Christina Weaver

  • Adjunct Instructor of Neuroscience
  • Mount Sinai School of Medicine
  • Assistant Professor of Mathematics
  • Department of Mathematics and Computer Science
  • Franklin & Marshall College
  • P.O. Box 3003
  • Lancaster, PA 17604-3003
  • Phone: 1-717-291-3872
  • Fax: 1-727-358-4507
  • Email: christina.weaver@fandm.edu

I have been a central member of CNIC since arriving at Mount Sinai in 2003. Since 2009 I have been an Assistant Professor of Mathematics at Franklin & Marshall College (Lancaster, PA), but I maintain very active collaborations within CNIC. Research interests in my laboratory include computational neuroscience and image analysis. In particular, we use computational modeling to study cellular mechanisms underlying working memory, and how those mechanisms are affected by aging and neurodegenerative disease. The models are constrained by morphologic and electrophysiological data collected within CNIC, resulting in multidisciplinary studies that demonstrate our unique approach to research.

In humans and nonhuman primates, higher cognitive function involving working memory depends critically upon the integrity of circuits in area 46 of the prefrontal cortex (PFC). At a more basic level, neurons of the precerebellar nucleus Area II in goldfish are necessary for eye velocity storage, a mechanism that displays persistent activity after extinguishing visual or vestibular stimuli. Persistent activity is found in many different brain regions, and is believed to be a mechanism responsible for working memory. We study how morphology and electrical membrane properties interact to shape firing patterns in these different working memory systems.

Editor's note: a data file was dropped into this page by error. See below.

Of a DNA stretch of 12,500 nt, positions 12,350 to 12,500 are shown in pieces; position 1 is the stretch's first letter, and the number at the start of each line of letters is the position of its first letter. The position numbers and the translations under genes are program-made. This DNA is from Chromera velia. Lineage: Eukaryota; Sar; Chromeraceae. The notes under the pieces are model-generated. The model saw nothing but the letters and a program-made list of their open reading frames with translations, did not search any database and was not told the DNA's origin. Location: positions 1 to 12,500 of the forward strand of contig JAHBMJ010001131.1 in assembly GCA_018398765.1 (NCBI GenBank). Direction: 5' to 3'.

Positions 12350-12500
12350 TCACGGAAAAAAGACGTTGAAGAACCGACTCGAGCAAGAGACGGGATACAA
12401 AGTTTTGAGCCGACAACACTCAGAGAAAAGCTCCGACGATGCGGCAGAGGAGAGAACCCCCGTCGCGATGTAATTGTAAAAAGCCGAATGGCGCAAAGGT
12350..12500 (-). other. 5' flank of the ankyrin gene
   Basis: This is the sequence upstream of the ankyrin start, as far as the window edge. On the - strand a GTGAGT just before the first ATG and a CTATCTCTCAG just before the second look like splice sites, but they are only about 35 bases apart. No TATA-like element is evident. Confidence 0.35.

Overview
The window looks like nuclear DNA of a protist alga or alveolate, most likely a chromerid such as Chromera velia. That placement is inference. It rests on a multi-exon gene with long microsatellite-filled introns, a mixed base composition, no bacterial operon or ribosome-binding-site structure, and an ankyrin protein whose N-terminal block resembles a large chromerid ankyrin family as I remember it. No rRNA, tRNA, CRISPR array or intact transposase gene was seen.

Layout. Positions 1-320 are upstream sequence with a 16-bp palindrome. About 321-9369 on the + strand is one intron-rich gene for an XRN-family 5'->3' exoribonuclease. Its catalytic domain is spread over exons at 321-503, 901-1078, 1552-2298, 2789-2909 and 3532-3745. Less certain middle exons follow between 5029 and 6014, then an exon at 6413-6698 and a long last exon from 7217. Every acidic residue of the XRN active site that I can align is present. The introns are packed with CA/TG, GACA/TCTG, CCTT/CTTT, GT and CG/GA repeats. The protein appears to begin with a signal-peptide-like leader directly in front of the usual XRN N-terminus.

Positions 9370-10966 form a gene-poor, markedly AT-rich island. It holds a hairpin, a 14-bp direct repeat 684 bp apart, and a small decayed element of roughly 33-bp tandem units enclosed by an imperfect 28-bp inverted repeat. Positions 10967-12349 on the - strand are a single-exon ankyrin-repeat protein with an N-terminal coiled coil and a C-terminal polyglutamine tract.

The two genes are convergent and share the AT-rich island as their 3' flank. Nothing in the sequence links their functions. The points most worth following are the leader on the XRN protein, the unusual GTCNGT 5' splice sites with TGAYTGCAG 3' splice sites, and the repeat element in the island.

Members of my lab develop both simplified and morphologically faithful models of neurons that are consistent with experimental data. This requires methods for automated parameter optimization, a research area that we actively pursue. We design fitness functions capable of capturing a range of neuronal dynamics, used to quantify salient differences between experimental data and model output, and carefully consider which optimization methods to employ.

An intriguing outcome of our research is the development of novel methods for sensitivity analysis, to quantify how parameters and their interactions affect model output. Significantly, we can predict which electrical parameters to change, and by how much, will to compensate for a given age-, disease-, or development-related morphologic change, to restore normal function. We are extending these methods in new directions, and applying them to our current modeling problems to help us elucidate the mechanisms that shape neuronal function.